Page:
Personal hero: Rod Serling. In “The Twilight Zone,” he did my favorite thing — he took outlandish situations and told them through emotional characterization. I discovered my house is 400 feet from where he lived.
What’s always by his bed: My laptop and some incredibly obscure book or DVD on how to use a computer program. I geek out on those 100 percent.
His retreat: A former closet adjacent to my office that’s now a recording area. I have a keyboard and guitars and a computer set up there. I love recording music.
His greatest hits: I wrote and recorded the theme songs to my television shows — “Felicity,” “Alias” and “Lost.” There’s also a little recording I did for “Mission” with my friend the musician Thomas Dolby.
Morning routine: I wake up around 7 a.m., make breakfast for my children and take the older ones to school. Then I go to the office. Typically, I’m working on “Lost” and “Alias” at Disney, but these days I’m finishing up “M:I III” at Paramount.
Favorite item of clothing: I designed and made a T-shirt based on the distinctive 1940’s-style “Do Not Disturb” signs at the Chateau Marmont hotel in Hollywood. The hotel should really make those shirts themselves.
Greatest strength as a writer: I’m a fast writer.
Greatest weakness as writer: I write too quickly.
What’s always in the refrigerator: Diet Snapple, Diet Coke, milk and blueberries. Those are the staples.
Favorite food: There is this restaurant in New York called Shopsin’s General Store, and they have a sandwich called the Chaz. It’s a baguette with turkey and cranberry sauce and coleslaw, and it just destroys me.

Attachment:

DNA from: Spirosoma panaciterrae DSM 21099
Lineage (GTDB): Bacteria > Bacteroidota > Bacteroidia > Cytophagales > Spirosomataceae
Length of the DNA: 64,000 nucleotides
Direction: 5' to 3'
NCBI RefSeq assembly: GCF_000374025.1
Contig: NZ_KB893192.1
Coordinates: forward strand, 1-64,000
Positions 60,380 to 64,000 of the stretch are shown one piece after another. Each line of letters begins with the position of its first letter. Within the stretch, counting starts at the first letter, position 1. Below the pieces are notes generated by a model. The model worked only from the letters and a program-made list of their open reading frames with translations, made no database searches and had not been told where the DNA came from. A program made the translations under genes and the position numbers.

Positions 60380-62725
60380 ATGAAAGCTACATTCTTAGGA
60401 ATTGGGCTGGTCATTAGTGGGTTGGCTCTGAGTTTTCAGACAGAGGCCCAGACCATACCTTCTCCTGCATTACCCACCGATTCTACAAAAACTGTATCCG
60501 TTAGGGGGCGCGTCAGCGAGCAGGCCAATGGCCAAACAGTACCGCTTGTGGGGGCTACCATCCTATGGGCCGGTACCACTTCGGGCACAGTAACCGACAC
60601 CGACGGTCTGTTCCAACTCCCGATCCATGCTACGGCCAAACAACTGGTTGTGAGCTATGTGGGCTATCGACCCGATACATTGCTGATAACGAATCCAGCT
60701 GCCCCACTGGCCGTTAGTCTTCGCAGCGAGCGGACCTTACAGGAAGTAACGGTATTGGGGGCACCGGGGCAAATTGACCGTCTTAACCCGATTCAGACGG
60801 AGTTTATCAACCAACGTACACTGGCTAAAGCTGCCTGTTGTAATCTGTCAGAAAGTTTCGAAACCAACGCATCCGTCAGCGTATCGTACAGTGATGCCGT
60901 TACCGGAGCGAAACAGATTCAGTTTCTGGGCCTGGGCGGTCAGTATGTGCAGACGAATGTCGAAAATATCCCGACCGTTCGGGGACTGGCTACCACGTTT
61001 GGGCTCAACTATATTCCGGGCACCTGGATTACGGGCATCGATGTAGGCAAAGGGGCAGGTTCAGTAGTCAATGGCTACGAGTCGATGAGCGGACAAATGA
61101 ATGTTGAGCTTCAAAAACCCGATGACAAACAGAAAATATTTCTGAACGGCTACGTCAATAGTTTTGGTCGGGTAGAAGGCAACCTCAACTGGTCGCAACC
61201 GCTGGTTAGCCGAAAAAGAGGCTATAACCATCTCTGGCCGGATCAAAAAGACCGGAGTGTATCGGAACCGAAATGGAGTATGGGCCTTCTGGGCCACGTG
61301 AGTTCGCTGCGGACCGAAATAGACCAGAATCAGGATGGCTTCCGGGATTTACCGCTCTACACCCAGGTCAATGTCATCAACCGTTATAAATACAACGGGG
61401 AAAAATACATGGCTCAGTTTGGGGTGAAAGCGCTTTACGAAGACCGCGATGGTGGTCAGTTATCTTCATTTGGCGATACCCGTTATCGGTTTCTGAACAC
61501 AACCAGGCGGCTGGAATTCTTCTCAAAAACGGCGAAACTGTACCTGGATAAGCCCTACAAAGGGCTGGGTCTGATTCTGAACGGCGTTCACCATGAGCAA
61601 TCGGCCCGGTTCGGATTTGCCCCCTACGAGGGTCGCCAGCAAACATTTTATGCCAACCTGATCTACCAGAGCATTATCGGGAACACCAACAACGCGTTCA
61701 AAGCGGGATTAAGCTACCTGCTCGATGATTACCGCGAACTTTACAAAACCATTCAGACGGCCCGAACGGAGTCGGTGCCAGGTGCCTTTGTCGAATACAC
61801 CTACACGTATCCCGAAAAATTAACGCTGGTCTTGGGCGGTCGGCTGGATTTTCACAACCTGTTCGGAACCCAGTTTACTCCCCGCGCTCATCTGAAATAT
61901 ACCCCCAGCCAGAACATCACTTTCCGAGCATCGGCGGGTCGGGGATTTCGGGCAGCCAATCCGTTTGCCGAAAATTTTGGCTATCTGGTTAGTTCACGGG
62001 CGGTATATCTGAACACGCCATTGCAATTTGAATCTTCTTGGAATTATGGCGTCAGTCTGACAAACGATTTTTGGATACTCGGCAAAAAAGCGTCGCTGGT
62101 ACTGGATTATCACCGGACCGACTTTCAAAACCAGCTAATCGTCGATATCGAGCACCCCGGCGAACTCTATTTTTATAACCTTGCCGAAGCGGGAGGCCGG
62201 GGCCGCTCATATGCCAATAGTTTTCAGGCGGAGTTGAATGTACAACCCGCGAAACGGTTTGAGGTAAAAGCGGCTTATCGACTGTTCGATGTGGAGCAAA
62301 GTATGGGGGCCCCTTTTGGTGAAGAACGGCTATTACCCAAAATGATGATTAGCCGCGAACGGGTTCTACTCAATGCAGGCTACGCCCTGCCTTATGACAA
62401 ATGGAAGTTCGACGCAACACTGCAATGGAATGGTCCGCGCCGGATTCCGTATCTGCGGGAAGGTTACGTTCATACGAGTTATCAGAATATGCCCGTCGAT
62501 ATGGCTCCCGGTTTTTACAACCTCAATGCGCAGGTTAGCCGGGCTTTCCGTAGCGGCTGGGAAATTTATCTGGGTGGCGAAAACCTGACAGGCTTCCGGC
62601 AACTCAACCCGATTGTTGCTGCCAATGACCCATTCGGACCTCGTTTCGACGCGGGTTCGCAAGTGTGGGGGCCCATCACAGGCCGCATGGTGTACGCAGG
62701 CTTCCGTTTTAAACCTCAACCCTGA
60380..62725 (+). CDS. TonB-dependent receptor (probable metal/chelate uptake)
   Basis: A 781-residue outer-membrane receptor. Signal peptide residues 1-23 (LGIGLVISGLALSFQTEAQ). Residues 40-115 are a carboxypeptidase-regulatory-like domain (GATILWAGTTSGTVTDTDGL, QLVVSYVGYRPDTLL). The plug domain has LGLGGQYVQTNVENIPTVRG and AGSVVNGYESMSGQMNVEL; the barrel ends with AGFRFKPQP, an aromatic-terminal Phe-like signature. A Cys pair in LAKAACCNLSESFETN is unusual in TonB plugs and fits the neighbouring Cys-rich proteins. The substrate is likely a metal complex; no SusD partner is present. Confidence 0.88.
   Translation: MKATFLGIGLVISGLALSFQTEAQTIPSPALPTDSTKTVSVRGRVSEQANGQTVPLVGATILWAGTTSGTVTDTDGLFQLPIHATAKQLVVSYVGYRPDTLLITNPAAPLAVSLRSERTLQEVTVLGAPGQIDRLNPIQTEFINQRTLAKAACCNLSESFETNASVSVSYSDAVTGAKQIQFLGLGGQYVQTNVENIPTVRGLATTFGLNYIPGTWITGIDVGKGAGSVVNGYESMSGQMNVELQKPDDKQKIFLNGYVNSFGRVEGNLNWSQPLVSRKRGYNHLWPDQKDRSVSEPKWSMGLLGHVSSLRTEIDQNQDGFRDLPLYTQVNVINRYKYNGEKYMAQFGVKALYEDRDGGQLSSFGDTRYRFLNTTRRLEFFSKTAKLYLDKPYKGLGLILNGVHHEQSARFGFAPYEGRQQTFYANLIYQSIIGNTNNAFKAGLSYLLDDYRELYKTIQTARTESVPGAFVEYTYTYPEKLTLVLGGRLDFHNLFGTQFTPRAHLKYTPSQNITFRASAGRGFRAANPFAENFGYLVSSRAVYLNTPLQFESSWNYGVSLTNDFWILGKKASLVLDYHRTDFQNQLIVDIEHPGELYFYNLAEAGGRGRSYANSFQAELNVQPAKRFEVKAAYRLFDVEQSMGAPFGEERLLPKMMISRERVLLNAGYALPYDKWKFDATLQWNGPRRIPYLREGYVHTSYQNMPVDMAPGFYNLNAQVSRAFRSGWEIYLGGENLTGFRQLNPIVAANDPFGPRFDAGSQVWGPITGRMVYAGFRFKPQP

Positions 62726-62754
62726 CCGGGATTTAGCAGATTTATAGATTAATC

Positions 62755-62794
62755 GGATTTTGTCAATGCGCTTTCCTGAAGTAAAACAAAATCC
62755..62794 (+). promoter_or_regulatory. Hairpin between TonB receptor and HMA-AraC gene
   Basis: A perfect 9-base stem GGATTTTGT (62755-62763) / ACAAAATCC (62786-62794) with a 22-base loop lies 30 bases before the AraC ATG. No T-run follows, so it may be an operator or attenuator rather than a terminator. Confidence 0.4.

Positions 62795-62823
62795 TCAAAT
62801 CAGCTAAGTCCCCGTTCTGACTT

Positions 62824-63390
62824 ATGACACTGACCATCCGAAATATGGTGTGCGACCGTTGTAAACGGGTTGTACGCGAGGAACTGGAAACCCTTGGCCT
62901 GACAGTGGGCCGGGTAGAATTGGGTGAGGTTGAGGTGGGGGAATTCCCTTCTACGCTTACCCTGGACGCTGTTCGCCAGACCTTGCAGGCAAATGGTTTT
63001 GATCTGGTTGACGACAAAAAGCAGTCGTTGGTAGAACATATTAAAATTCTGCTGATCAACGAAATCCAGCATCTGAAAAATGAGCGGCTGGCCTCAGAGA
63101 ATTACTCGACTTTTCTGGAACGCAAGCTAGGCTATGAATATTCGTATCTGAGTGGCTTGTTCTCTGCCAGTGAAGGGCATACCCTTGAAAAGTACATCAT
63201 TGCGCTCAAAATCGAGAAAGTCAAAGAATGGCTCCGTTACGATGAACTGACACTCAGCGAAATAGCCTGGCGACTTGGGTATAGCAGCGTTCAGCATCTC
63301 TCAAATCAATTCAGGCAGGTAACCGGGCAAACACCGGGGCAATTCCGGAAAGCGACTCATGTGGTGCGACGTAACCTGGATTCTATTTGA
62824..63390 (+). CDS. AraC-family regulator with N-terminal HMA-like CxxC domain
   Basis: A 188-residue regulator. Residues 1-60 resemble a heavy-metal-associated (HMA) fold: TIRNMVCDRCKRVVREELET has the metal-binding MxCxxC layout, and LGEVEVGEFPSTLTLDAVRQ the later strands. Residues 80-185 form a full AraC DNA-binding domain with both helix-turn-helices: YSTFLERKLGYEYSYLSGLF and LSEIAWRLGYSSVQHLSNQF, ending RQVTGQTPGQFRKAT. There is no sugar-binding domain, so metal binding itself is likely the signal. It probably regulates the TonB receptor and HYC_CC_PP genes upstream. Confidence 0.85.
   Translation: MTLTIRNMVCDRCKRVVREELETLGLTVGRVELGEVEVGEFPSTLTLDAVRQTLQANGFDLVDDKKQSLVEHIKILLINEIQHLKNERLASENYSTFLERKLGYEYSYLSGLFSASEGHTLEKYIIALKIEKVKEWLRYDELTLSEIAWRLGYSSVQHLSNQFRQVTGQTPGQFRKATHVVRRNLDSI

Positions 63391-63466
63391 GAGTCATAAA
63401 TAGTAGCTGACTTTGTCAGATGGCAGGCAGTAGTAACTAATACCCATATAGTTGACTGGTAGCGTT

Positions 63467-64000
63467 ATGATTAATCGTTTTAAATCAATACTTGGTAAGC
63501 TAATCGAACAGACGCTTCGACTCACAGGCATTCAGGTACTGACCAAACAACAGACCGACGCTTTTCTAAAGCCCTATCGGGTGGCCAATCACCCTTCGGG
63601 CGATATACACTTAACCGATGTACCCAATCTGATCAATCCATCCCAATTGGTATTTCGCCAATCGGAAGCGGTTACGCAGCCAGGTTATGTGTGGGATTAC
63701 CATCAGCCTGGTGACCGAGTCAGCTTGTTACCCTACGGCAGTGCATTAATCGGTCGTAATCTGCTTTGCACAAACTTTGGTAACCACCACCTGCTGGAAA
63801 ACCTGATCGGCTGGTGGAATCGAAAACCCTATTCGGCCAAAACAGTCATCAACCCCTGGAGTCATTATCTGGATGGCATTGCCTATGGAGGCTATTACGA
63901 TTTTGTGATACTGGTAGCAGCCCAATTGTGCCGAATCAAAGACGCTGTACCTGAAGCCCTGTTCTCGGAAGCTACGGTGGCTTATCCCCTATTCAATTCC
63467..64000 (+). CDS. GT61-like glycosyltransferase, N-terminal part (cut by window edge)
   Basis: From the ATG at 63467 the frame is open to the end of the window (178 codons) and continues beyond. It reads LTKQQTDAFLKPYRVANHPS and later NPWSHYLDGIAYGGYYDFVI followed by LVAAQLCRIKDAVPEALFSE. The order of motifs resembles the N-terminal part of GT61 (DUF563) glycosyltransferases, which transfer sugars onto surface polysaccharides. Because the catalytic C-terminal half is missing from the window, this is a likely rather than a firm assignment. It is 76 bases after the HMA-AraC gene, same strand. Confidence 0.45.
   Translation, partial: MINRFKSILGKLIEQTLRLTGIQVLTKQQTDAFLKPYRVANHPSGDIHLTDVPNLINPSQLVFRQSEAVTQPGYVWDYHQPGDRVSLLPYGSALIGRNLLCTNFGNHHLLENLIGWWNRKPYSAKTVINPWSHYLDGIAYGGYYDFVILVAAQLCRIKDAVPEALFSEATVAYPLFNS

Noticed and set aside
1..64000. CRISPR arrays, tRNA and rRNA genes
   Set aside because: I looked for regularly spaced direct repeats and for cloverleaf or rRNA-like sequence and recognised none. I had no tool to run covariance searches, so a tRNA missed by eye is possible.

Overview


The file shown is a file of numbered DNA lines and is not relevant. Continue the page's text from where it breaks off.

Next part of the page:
Collections: Lately it feels like we’re collecting children. Actually, I’m fascinated by robots — my production company is called Bad Robot — and I have this small collection of old tin toy robots and a wonderful robot painting.
Best thing about robots: I love the idea of anthropomorphizing machines. I love the idea of taking technology and giving it a personality.
Best “Lost” memento: Damon Lindelof, who created the show with me, gave me a framed palm frond, which was a prop in the first episode.
Best “Alias” memento: I commissioned a caricature of “Alias” by Al Hirschfeld and then had lithos done for the cast. I hang it in my office.
Best movie-star gift: Tom Cruise gave me one of those two-wheel Segway scooter things. I’m still trying to get him back for that.
What he’s always asked at parties: People want to know what is happening on the island in “Lost.” Recently, it’s been, “What’s it like working with Tom Cruise?”
Always with him: My BlackBerry.
Favorite place in house: There’s this great seating area outside by the swimming pool. It has a sofa, some chairs and an outdoor fireplace. It always feels like you are on vacation when you are out there.
Hobbies: I have this laser cutter, and I can take sketches my kids made, scan them and use the cutter to make two-dimensional renderings.
Obsession: I think boxes are an amazing art form that no one really considers. It’s fascinating the way they are made. I have a bunch of books that I love on packaging and templates for boxes. Sometimes I use the laser cutter to make my own boxes.